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Gas drilling bosses oppose Shropshire public inquiry

North Shropshire | News | Published:

Energy bosses who hope to drill for gas in Shropshire have called on the planning inspectorate not to hold an appeal in public.

A public inquiry will be held into an appeal by Dart Energy, which hopes to operate an exploratory borehole for coal bed methane extraction in Dudleston Heath, near Ellesmere.

The energy firm appealed against the decision made by Shropshire Council over the length of time it took the authority to reach a decision.

But Dart Energy now wants planning inspectors to "reconsider" holding the appeal through a public inquiry.

Darren Hendley, planning consultant for the firm, said the company is "concerned and surprised" with the decision to hold the inquiry, rather than an appeal using written representations.

He said: "The decision appears to be based on the amount of third party representations made to the planning application and the number of representations made to the appeal."

But Mr Hendley said the majority of public objections are about fracking – a controversial method of shale gas extraction that Dart has insisted it will not be carrying out on site.

He added that objectors are also concerned about topics that are "wholly irrelevant" to the appeal.

The firm has formally requested the planning inspectorate reconsiders the process, which could be a U-turn for campaigners who have worked hard to see the appeal held in public.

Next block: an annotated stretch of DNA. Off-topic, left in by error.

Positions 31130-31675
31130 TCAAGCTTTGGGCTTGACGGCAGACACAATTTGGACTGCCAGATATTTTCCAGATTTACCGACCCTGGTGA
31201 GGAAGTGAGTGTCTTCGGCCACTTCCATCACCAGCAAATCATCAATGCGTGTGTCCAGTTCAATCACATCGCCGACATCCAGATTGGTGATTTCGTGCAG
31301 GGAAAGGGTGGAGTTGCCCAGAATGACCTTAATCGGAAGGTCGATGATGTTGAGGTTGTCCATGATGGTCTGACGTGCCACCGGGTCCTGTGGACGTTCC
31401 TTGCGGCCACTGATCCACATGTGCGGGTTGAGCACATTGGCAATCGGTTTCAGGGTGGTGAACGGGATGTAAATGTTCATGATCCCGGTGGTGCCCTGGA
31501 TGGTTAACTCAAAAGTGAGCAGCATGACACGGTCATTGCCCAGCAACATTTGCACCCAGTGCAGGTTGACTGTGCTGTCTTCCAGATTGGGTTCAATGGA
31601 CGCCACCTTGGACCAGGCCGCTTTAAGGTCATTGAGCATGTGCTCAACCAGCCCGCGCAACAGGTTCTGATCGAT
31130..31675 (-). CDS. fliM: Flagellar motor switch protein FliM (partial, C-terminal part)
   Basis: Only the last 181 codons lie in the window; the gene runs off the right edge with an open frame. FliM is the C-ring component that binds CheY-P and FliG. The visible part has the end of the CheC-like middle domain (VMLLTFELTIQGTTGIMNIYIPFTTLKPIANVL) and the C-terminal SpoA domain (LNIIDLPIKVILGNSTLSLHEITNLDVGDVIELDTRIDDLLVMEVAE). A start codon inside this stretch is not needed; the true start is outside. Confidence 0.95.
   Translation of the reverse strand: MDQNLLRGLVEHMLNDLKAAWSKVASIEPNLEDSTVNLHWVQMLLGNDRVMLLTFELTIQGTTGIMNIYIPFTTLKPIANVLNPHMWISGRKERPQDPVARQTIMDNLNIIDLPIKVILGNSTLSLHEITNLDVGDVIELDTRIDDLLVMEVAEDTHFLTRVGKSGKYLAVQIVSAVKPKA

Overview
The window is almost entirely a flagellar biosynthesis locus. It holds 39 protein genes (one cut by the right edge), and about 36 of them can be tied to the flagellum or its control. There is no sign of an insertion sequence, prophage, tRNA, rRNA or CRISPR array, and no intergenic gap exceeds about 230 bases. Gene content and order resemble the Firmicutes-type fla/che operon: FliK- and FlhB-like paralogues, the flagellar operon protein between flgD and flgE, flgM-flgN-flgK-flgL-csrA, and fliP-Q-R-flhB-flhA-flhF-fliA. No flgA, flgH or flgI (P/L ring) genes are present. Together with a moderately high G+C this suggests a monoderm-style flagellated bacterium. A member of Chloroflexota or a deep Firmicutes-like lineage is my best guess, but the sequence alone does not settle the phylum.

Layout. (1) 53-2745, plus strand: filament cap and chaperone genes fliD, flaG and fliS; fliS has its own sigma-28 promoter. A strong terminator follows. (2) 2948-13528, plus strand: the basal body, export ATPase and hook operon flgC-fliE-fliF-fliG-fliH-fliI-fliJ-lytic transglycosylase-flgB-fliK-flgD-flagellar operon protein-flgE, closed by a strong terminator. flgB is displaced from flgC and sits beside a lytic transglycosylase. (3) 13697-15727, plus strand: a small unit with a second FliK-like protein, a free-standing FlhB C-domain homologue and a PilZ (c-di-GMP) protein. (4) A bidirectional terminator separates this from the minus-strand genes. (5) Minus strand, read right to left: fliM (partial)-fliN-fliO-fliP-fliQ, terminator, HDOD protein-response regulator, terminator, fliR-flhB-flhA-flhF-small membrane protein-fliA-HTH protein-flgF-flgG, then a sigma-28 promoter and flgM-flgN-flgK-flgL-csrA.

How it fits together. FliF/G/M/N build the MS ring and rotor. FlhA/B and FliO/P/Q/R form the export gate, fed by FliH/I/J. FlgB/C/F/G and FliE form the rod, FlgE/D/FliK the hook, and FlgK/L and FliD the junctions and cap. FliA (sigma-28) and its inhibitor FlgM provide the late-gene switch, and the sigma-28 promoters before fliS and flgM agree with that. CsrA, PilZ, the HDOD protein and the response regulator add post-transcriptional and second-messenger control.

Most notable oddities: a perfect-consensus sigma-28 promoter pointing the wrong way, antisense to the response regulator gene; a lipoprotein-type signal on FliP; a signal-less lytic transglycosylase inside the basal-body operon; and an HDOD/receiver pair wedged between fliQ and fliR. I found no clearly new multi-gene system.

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The leader of campaign group Frack Free Dudleston, Chris Hesketh, said: "It would be an injustice and unfair on the public to have only written representations.

"Under the public inquiry, we are able to have a representation who will have an equal amount of time to speak as the energy company and the council.

"With the written representation we only get to send our objections in once, with no right of reply after that."

Mr Hesketh added that the inquiry would see the energy firm cross examined.

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He added: "To accuse us of not knowing what we are talking about is frustrating.

"I do not accept their argument and I will continue to press that the inspectorate makes the right decision.

"Everyone has been very clear that this is CBM extraction, and not fracking and I am very proud of the fact that people in the area have been clear about it."

The inspectorate is yet to fix a date for the inquiry but it is expected to take at least three days and will be held later in the year.

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